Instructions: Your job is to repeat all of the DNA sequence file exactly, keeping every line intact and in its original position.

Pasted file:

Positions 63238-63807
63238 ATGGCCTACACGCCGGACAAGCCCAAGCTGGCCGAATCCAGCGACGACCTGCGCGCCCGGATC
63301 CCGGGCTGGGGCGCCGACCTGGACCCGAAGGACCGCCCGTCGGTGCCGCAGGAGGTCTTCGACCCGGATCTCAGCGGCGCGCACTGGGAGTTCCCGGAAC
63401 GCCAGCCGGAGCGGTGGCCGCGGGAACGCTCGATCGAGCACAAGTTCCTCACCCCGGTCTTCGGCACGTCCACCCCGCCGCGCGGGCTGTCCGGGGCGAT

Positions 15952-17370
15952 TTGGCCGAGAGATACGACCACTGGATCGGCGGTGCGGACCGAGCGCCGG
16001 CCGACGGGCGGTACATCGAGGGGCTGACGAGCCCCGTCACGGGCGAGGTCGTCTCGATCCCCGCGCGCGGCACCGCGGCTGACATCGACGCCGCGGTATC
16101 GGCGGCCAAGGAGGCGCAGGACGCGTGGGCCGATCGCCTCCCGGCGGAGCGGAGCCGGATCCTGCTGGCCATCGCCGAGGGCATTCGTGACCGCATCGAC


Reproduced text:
Positions 63238-63807
63238 ATGGCCTACACGCCGGACAAGCCCAAGCTGGCCGAATCCAGCGACGACCTGCGCGCCCGGATC
63301 CCGGGCTGGGGCGCCGACCTGGACCCGAAGGACCGCCCGTCGGTGCCGCAGGAGGTCTTCGACCCGGATCTCAGCGGCGCGCACTGGGAGTTCCCGGAAC
63401 GCCAGCCGGAGCGGTGGCCGCGGGAACGCTCGATCGAGCACAAGTTCCTCACCCCGGTCTTCGGCACGTCCACCCCGCCGCGCGGGCTGTCCGGGGCGAT

Positions 15952-17370
15952 TTGGCCGAGAGATACGACCACTGGATCGGCGGTGCGGACCGAGCGCCGG
16001 CCGACGGGCGGTACATCGAGGGGCTGACGAGCCCCGTCACGGGCGAGGTCGTCTCGATCCCCGCGCGCGGCACCGCGGCTGACATCGACGCCGCGGTATC
16101 GGCGGCCAAGGAGGCGCAGGACGCGTGGGCCGATCGCCTCCCGGCGGAGCGGAGCCGGATCCTGCTGGCCATCGCCGAGGGCATTCGTGACCGCATCGAC